NFIW Team Finds Manipur Violence Sponsored by State
Logo of NFIW. Image Courtesy: Facebook
A three-member fact-finding team comprising National Federation of Indian Women (NFIW) general secretary Annie Raja, national secretary Nisha Siddhu and Delhi-based lawyer Deeksha Dwivedi that visited Manipur from June 28 to July 1 found that “it was a State-sponsored violence” with the government “continuing its provocative actions”.
The team has called for disarming all groups and individuals, restoring peace and the immediate resignation of chief minister N Biren Singh.
In a press statement released on Tuesday, NFIW said that it visited the state following the “gross breakdown of constitutional bodies, apparent suspension of the right to life and the absolute State apathy towards the crisis”.
Before visiting Manipur, NFIW had a series of meetings with Kuki and Meitei women who had fled to New Delhi. “These meetings with the uprooted women gave a sense of urgency to NFIW and accelerated our resolve to initiate democratic intervention in the ongoing situation to bring back peace and stability in the state, especially for women and children.”
The team visited three relief camps in Imphal East and the Regional Institute of Medical Sciences on June 28 and two more relief camps in Moirang (Bishnupur district) and the district collector’s (DC) office on June 29. Later in the evening, the team also visited IMA Market and spoke with Meira Paibis.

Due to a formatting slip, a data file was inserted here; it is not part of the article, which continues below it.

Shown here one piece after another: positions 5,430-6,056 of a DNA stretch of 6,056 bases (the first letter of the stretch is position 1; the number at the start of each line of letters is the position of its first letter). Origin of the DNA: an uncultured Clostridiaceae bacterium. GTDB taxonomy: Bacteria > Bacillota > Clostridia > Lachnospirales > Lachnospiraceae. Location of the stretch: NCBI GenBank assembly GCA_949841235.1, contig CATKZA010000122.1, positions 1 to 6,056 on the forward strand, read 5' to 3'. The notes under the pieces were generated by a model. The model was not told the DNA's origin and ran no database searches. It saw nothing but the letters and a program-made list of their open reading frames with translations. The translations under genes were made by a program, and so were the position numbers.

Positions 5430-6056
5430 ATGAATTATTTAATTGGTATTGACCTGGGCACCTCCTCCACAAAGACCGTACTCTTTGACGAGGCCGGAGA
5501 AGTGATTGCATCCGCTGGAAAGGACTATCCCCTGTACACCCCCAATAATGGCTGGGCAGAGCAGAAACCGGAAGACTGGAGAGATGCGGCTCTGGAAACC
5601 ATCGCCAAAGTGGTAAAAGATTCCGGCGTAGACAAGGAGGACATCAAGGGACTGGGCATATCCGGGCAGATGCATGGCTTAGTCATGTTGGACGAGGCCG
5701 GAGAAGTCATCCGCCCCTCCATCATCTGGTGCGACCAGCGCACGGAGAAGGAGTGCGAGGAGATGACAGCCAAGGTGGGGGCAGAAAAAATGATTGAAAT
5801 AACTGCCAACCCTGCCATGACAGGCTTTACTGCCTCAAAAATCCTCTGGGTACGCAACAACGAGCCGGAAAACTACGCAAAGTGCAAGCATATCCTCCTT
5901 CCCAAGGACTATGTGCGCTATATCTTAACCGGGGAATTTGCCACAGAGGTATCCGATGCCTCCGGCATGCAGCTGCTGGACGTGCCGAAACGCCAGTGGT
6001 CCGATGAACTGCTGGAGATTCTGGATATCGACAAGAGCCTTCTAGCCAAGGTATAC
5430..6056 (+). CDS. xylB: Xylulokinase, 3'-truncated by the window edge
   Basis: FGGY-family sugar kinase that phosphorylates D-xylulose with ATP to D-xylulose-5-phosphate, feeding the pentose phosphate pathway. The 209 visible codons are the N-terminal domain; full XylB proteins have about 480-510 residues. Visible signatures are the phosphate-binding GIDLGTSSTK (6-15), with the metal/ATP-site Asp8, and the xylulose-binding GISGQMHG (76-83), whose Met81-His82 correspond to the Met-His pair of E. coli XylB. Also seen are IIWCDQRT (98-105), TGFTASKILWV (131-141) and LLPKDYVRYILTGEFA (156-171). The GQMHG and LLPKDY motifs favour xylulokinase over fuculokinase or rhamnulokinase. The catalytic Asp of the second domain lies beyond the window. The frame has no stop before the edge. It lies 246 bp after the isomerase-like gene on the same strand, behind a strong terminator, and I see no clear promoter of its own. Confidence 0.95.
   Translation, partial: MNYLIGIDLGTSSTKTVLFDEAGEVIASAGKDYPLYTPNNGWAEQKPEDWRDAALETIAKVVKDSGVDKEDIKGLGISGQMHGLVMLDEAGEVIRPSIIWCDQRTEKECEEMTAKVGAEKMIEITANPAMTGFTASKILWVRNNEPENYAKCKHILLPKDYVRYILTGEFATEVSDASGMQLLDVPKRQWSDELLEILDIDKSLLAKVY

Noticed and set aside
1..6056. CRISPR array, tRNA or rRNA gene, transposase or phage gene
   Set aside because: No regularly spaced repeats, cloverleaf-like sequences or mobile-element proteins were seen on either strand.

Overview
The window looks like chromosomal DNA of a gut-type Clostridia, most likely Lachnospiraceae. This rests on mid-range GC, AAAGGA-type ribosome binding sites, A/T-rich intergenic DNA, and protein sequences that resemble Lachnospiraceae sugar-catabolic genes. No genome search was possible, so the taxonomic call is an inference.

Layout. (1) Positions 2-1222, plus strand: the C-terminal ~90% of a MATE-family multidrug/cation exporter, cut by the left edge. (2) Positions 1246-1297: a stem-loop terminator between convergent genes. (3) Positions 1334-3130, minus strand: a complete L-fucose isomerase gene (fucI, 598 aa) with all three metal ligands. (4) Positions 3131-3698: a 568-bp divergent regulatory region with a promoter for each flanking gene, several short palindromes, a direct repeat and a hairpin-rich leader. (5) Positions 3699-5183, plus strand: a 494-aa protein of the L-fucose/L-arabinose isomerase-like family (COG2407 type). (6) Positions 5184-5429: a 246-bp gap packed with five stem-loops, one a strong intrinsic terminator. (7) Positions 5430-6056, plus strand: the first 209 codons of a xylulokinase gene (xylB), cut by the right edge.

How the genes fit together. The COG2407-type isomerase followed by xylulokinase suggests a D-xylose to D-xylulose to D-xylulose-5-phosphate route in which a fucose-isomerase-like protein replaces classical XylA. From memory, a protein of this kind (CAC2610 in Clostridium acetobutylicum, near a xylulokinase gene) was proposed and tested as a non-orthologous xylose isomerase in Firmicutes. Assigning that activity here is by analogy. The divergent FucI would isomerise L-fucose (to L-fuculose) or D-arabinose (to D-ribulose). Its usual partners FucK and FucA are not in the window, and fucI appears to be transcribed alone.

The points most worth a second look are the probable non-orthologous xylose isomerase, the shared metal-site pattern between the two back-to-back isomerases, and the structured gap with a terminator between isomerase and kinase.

On June 30, the team visited Churachandpur district and met many victims of the violence at relief camps, including two young girls who were brutally assaulted by a mob of Meithei youths. The team also met Churachandpur’s DC and Bishnupur’s assistant collector of Bishnupur district and suggested ways to improve the condition of relief camps.
On the last day of the visit, the team visited Manipur Baptist Convention Centre Church and Catholic Bishop House in Imphal West District.
The team, shocked by the sheer devastation caused by the violence, said: “What is occurring currently in Manipur is not communal violence nor is it merely a fight between two communities.”
The violence involves the “questions of land, resources, and the presence of fanatics and militants. The government shrewdly carried out strategies to materialise its hidden pro-corporate agenda, which has led to the current crisis”, it alleged.
Terming it a “state-sponsored violence”, the NFIW said that it “didn’t occur without any build-up. A clear backdrop of mistrust and anxiety was stoked amidst both communities by the ruling dispensation at the state and Centre to precipitate a full-blown civil war-like situation”.
“Many incidents” that occurred in March and April “clearly indicated the possibility of violent clashes. But the government ignored them and allowed the brutal violence to happen”.
Explaining Manipur’s socio-political history, NFIW said: “The society was hierarchically organised with the Meiteis being the dominant community and the Kukis being looked down upon as ‘uncivilised’. The constitutionally guaranteed affirmative action policies resulted in the Kukis achieving some degree of social mobility by gaining education and entering government jobs”.
The Kuki community’s “mobility has generated general anger and dissatisfaction amongst the majority Meitei community”.
Instead of taking steps to safeguard the lives and livelihood of the people of Manipur, the “government continues its provocative actions, which further deepen the anger and rift between two major communities”, it alleged.
NFIW mentioned some of the incidents that led to the violence:
The demolition of three churches by the government in New Chekon on the pretext of being built on encroached land.